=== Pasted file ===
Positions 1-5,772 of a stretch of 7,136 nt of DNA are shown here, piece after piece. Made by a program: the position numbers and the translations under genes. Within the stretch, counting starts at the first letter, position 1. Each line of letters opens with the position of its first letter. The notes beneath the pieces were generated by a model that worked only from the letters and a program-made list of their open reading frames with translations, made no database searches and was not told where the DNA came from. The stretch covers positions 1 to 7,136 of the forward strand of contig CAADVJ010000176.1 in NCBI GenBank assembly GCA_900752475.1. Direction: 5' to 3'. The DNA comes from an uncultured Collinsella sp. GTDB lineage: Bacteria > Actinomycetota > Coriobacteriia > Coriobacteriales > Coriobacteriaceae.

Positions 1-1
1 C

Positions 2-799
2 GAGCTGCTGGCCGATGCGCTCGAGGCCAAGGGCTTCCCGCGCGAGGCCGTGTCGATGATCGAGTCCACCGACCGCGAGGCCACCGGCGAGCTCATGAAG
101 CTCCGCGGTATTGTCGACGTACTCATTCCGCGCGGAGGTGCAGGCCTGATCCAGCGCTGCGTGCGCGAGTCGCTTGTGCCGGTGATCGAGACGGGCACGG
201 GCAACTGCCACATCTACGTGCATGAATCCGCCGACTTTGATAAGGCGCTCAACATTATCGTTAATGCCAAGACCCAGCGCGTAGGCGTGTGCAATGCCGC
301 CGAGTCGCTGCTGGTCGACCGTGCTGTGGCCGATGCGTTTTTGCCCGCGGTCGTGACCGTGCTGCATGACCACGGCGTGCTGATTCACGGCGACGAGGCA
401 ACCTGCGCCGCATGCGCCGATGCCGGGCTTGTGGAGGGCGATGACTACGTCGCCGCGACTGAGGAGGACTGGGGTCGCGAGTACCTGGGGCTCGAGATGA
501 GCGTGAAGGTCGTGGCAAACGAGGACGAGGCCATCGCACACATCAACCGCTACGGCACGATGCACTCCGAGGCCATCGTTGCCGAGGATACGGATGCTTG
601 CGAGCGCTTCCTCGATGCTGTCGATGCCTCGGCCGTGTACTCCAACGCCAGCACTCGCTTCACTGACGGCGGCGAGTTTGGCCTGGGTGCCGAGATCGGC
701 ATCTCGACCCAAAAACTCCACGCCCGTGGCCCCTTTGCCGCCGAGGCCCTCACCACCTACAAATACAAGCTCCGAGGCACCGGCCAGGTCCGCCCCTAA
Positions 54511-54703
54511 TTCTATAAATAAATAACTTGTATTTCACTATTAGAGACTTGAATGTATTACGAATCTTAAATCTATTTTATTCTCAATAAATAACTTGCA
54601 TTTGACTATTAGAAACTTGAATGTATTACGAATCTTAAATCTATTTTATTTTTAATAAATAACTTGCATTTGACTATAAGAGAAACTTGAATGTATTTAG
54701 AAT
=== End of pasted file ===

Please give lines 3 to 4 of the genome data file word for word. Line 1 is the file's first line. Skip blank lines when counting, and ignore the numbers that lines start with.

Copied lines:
1 C

Positions 2-799